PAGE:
At one time, Howard County police Officer Cpl. Susan Goldman would talk mostly about the dangers of drugs when she spoke in county classrooms as part of the Drug Abuse Resistance Education program.
But her visit to Bryant Woods Elementary School yesterday dealt with another issue that educators say is of increasing concern to public school students nationwide: violence.
Through role playing and lectures in the 17-week D.A.R.E. curriculum, students now learn how to walk away, "cool off" and adopt other alternatives to violence, Corporal Goldman said.
The key is to help students learn such skills while they are young, said Corporal Goldman, one of four county D.A.R.E. officers who go into the county's 32 elementary schools and teach the fifth-graders about the dangers of drugs and violence.
"We're pretty lucky," she said. "These kids are still pretty naive around here. In elementary school, it's still pushing and shoving and bad-mouthing."
Still, she said, elementary school students in Howard County and elsewhere in the country are under stress from problems at home, peer pressure and the need to excel in school and extracurricular activities. That stress can explode into violence.
A program of the kind being offered through D.A.R.E. "kind of wakes the children up to our laws," she said.
The new focus on violence in the nationwide D.A.R.E. program is a product of national juvenile crime trends, which are reflected in local crime statistics. Last year, for example, juvenile arrests for assaults, robberies and other serious crimes in Howard County rose 22.5 percent to 686 incidents, compared with 560 in 1993.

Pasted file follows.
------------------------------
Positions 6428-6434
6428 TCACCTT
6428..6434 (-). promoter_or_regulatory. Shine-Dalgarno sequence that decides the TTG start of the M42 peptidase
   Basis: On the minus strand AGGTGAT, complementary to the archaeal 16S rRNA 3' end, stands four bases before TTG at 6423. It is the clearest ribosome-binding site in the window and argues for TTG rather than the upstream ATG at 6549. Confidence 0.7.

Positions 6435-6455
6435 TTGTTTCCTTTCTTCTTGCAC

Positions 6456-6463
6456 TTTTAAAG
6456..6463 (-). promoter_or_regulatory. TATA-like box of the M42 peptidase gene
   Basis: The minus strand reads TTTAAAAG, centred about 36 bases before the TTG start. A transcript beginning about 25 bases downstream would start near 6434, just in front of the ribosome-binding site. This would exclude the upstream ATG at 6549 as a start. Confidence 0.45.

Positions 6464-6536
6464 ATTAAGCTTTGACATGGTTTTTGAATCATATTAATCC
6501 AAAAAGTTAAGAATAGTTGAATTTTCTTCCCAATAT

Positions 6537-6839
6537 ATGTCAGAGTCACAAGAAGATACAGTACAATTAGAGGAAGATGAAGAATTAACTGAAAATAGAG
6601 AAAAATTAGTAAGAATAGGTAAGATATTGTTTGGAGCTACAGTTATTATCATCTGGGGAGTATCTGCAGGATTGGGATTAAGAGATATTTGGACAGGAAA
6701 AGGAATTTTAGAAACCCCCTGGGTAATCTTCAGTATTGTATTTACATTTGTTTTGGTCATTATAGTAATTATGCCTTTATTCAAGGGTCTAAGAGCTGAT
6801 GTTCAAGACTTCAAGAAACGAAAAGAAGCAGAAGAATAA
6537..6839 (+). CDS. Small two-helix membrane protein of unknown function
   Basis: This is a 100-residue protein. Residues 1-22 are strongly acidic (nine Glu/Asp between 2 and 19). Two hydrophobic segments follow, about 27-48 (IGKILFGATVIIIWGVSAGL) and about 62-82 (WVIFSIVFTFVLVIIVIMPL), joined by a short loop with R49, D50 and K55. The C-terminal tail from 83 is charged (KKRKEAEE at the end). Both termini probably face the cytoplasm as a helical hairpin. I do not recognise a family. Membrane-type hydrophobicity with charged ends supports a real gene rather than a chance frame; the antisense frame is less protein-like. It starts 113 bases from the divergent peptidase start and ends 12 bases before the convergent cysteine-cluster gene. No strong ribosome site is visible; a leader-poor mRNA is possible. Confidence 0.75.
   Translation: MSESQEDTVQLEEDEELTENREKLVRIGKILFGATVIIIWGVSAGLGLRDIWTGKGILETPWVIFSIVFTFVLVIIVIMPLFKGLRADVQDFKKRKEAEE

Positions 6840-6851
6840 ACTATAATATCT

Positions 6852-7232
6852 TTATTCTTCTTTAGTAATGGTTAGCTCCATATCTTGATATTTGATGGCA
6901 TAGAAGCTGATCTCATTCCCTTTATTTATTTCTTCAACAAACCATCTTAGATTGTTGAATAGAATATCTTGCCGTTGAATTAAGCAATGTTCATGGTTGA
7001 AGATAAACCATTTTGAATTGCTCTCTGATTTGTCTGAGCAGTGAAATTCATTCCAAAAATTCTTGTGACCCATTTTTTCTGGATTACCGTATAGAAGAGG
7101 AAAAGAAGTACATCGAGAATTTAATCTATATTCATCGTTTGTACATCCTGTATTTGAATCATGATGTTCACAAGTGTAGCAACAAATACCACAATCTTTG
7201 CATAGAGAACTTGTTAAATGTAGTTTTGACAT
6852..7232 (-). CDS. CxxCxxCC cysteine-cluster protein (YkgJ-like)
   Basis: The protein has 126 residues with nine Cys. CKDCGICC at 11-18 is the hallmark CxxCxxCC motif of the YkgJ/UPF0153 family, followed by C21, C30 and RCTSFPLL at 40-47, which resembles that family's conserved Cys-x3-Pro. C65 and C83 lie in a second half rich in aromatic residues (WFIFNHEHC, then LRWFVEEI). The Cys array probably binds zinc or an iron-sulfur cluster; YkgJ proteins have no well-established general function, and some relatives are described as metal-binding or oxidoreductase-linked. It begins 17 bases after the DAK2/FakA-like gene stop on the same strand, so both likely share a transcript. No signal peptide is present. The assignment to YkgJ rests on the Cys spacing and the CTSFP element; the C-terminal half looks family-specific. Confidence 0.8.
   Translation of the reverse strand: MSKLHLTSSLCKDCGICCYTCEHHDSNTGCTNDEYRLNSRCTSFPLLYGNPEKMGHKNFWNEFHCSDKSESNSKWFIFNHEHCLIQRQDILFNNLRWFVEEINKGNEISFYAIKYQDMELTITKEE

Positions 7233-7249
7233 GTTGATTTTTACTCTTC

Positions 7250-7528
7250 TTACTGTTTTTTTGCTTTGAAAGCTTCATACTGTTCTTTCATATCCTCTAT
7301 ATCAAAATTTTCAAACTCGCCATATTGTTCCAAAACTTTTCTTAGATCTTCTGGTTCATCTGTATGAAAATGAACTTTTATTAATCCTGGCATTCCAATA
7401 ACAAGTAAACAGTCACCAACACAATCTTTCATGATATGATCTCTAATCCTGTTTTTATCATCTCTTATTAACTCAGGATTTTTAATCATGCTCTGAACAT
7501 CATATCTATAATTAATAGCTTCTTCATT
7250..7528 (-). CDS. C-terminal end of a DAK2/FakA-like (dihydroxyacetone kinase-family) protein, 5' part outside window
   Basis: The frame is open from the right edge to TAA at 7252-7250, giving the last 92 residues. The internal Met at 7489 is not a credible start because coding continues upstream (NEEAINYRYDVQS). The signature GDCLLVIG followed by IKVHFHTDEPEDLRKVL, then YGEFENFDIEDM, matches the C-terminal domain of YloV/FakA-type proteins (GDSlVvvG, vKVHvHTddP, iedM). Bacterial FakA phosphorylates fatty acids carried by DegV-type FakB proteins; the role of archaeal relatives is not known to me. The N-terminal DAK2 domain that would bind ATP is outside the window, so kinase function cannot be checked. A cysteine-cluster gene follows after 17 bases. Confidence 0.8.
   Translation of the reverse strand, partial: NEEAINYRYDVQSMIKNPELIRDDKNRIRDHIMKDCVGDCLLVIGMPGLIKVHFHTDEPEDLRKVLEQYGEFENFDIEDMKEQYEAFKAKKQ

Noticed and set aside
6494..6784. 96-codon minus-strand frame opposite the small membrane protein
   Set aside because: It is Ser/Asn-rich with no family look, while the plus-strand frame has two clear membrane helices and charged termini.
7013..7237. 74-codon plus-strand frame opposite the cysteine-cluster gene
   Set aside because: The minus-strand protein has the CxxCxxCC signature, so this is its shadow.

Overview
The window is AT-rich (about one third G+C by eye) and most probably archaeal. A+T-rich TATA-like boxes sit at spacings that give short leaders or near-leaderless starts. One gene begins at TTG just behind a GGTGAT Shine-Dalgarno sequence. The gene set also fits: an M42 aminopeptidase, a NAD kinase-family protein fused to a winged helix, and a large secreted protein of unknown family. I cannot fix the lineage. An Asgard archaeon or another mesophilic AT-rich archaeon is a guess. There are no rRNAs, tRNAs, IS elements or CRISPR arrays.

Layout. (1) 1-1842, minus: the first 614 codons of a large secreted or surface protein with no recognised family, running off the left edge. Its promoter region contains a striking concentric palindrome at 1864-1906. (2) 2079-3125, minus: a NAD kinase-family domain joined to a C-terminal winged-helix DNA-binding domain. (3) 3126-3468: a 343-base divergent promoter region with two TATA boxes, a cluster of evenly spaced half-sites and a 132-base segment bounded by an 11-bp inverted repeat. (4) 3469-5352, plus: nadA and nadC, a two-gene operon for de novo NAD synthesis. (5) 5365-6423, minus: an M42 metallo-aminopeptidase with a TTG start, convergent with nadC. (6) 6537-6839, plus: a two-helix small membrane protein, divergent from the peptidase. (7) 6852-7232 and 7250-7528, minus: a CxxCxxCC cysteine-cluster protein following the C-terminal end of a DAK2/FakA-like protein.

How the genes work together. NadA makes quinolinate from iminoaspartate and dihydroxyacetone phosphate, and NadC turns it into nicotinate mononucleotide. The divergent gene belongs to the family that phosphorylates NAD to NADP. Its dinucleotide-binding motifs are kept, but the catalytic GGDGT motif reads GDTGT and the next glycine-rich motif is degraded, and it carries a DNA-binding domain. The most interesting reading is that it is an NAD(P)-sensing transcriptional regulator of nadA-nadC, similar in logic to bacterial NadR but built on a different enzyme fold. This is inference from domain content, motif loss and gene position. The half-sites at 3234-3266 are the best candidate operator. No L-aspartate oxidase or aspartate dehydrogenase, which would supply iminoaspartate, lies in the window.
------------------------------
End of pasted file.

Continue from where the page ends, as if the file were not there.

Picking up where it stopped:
Last week, a 17-year-old from Columbia was shot and wounded outside his apartment in what police said was a fight over a girl. An 18-year-old Baltimore County man has been arrested and charged in that shooting.
And Raheem Ameen Jones, 16, formerly of Columbia, is charged as an adult with attempted murder in the shooting of a former neighbor, Christopher Graham, 19. Police said Mr. Graham, now paralyzed, was shot in the back last August after he allegedly kicked the youth's dog.
Older youngsters are increasingly getting involved in shootings, knifings, and fistfights, Corporal Goldman said.
At yesterday's class at Bryant Woods, Corporal Goldman worked to draw the distinction between "assertiveness" -- which can help protect a person from violence -- and "aggressiveness," which can prompt it.
"Assertiveness is a way of telling people what your rights are while still respecting them," she wrote on the blackboard as the students copied the definition in their 73-page D.A.R.E. workbook.
To distinguish different personality traits, she pretended to be a police officer with a passive, aggressive and assertive personality, while pulling someone over.
"Can I see your driver's license?" she asked meekly, avoiding eye contact with student Diette Yoshioka, 10. Laughing, the class guessed correctly that the officer was being passive.
Of the three personality types, Corporal Goldman said "aggressive people tend to get into more fights," because they don't respect themselves or others.
"All of us have an imaginary bubble around us. It's a protective space. If I get into your bubble . . . it makes you feel uncomfortable. Would you like it if I talked to you like this in your face?" she said nearly nose-to-nose to one boy.
"No," he answered, backing away in his chair.
"I have to treat you like I want to be treated," Corporal Goldman told the students. "I have a right to say 'no.' If my friend wants to borrow my bicycle and I don't want to, I have a right to say no."
Being assertive could help solve disagreements when someone "butts" ahead in the line, she told the students.